organic feed one use

Organic feed supplies should be reasonable this autumn, despite earlier fears the loss of Ukraine’s organic status could lead to shortages.

The body that certifies about 70% of exported organic grain in Ukraine was suspended in May following the detection of pesticides. At the time, UK feed mills were sourcing 50%-100% of their organic wheat, maize, sunflower and peas from Ukraine, and the Soil Association warned the suspension could hit availability and prices of organic feed. Retailers were warned this could affect organic meat prices.

However, Peter Griffin, nutritionist at organic specialist feed compounder Hi Peak, says supplies of organic raw materials are set to be “fair” this autumn.

The situation has improved since the spring, with a much smaller price rise than initially expected, adds Liz Bowles, head of farming at the Soil Association. “The de-certification of feed suppliers in the Ukraine did impact on the price of organic feed, however over the past few months price seems to have levelled out,” she says. “Other countries have filled the demand.”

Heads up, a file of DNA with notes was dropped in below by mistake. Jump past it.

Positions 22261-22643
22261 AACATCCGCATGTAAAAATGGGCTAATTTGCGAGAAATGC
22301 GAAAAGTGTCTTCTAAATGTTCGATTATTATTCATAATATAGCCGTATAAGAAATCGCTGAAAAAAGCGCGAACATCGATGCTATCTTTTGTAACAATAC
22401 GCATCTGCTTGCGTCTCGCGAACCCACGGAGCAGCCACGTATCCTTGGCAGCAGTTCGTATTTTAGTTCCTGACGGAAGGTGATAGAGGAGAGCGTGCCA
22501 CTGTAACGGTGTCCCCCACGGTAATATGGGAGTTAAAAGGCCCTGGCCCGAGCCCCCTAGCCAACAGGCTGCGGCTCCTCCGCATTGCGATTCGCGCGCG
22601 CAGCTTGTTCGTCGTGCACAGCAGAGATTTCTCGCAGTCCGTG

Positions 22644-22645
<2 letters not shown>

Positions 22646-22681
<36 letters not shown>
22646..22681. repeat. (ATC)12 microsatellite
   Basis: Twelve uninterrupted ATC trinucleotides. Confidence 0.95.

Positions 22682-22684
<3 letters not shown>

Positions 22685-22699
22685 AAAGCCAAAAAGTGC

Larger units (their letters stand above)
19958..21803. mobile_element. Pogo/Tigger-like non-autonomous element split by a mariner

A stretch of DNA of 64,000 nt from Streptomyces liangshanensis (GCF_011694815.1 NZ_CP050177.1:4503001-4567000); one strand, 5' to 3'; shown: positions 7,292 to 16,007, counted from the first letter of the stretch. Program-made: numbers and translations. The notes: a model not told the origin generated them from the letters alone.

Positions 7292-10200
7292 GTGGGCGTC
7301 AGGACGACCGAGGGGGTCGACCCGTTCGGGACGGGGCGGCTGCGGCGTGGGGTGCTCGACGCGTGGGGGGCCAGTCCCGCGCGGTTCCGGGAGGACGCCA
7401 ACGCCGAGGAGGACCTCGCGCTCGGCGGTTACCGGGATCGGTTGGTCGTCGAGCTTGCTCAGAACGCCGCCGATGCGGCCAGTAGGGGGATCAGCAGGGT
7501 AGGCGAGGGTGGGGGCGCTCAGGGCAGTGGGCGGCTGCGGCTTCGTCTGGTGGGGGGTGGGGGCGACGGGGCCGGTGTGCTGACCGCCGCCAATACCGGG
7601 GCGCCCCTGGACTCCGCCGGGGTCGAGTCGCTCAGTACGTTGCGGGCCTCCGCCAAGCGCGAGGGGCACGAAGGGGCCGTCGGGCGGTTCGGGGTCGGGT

The UK organic cereal acreage is currently around 42,000ha and the harvest was generally good this year. But with demand at an estimated 220,000 tonnes, the UK still has a strong reliance on imported raw materials. The UK will have to become more self-sufficient in organic feed components to avoid price fluctuations in the future, warns Griffin.

The Soil Association has also called for improved self-sufficiency in organic feed, and is putting pressure on Defra to allow other protein sources to be used in organic farming. “The Soil Association is working with alternative suppliers of organic feed to develop a more integrated approach to the supply chain,” says Bowles.